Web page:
With 20 per cent of the Indian information technology (IT) services employee base working at global in-house centres (GICs), these captive centres of global corporates have not only played a significant role in growing the IT services industry in India, they have also matured over time, handling complex research and development (R&D) works. Captives that were set up in India for pure labour arbitrage reasons have now positioned themselves as core units for their parent companies.
Take the case of Japanese consumer electronics giant Sony. The company started its captive research and development (R&D) operations in Bangalore in 1997 with 100 people. Today, the centre has grown to a headcount of 1,800 people, developing applications for smartphones manufactured by Sony India Software Centre. It is Sony's biggest R&D centre outside of Japan.
"We've our biggest R&D centre in India after our Japan headquarters. The India centre develops technology for our smartphones and has helped us grow," said Yukio Taketari, managing director, Sony India Software Centre, at the roundtable conference held at the GIC Conclave on 'Enabling a global operations platform', organised here recently.
Manhattan Associates, a US-based supply chain management software company, had set up its R&D centre at Bangalore in 2002 with only five people. Today, it has grown to a centre of 1,100 people, the largest for the company outside its headquarters in the US. Another such example is Sears Holdings, a supply chain management software company, which has its centre in Pune with 1,000-plus employees.
UK-retail giant Tesco is another example. Tesco Hindustan Service Centre (Tesco HSC), which completed a decade of its presence in India this March, manages about 72-75 per cent of Tesco's global IT requirements. Vinod Bidarkoppa, group director and chief information officer, Tesco HSC, believes that the India centre is a strategic asset for the group.
According to Nasscom, exports from GICs in India are expected to be $17 billion in FY14, up by 21.5 per cent as compared to $13.9 billion in FY12.
These centres employ over 530,000 people, and account for 17 per cent of the overall IT export revenues in India. There are over 825 GICs in India offering the entire spectrum of services - IT services, BPM, ER&D, and software products - across Tier-I/II/III cities in India.
A few years ago, the rise in third-party service providers in India and around the world made it imperative for GICs to reinvent themselves in order to compete with these vendors for offshore and outsourced work from parent organisations.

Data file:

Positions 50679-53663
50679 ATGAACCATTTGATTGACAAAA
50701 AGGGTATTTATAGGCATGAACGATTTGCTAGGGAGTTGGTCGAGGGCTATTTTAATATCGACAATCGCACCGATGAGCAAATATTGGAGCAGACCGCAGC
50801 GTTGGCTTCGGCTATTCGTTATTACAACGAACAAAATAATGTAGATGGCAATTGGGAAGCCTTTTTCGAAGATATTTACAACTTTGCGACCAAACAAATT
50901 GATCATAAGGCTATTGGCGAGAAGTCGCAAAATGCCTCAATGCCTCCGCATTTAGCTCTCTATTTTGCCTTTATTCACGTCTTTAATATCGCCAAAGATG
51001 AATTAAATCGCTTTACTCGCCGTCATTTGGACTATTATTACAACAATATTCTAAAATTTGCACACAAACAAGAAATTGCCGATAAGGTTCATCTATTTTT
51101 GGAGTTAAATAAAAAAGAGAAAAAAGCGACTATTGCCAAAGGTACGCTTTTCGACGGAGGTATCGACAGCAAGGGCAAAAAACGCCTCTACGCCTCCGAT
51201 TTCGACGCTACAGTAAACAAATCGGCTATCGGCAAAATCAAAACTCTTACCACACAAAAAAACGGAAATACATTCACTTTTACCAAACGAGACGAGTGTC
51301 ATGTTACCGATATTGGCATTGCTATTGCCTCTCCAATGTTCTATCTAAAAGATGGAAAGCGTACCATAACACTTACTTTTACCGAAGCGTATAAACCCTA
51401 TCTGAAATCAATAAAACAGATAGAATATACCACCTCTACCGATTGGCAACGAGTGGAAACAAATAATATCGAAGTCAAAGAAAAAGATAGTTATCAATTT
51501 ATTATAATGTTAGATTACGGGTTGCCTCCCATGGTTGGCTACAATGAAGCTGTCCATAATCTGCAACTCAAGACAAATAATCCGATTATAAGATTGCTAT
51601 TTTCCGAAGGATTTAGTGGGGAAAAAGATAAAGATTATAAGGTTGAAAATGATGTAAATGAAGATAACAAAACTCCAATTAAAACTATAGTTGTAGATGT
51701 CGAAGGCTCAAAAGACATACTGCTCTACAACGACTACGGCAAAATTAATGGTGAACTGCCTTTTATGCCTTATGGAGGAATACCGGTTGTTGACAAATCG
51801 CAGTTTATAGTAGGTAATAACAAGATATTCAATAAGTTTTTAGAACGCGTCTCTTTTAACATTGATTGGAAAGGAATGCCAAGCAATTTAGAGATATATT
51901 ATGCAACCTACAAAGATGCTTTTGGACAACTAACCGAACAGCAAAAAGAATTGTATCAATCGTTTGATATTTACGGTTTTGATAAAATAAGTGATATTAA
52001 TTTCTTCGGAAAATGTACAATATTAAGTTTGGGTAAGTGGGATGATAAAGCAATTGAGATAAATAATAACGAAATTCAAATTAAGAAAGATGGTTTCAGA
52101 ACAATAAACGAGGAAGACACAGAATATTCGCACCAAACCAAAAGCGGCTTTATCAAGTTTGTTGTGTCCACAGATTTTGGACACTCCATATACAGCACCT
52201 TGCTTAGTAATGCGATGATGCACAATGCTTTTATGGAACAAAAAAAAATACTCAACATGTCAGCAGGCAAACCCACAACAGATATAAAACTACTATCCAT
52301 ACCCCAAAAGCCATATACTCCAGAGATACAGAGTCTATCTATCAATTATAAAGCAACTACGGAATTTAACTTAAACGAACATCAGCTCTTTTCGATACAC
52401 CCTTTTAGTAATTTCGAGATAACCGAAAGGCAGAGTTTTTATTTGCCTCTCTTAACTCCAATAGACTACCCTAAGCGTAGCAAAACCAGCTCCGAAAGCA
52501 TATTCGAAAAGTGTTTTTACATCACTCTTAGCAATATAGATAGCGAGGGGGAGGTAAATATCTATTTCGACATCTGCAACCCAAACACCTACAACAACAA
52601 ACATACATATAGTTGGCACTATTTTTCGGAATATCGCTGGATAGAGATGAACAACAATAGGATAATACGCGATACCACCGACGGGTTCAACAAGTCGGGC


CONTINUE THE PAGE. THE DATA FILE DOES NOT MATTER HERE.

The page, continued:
GICs were no longer the only choice of the parent organisations. Indian GICs today have managed to deploy new and innovative services that make business processes more efficient and are aligned with attaining strategic business objectives.
"As GICs evolve and take on more business 'ownership', collaboration with third party service providers or vendors will continue to increase. For GICs to move up the value chain, we believe that it is important for them build stronger strategic partnerships with their ecosystem, including third-party service providers," said Gerd Hoefner, managing director and chief executive officer, Siemens Technology and Services.
These captives, which were established to make use of the cost advantage, have moved beyond that factor. "Talent is more important or is the challenge for Indian GICs. There is a need to train fresh engineering graduates according to industry requirements," said Xavier Lofficial, chief executive officer, Societe Generale.
According to Deloitte and Nasscom's joint report, Defining the GIC CEO agenda for talent in 2013 Beyond hypergrowth: What's next for GIC talent in India?, the average career of an employee in the GIC over the last five years has been less than five years.
According to the report, with cost arbitrage beginning its slow decline, and the recession in the West leading to tighter budgets of parent organisations, captives started re-evaluating their business operations and models. In many cases over the past five years, this led to parent organisations increasing their investments in GICs focusing on broader value addition, client management, and managerial capabilities.
"With the largest GIC landscape in the world, the industry in India has matured and continues to move up the value chain. Over time, GICs have invested in global leadership, newer capabilities and differentiating talent," said Navneet Kapur, president and managing director, Target Corporation.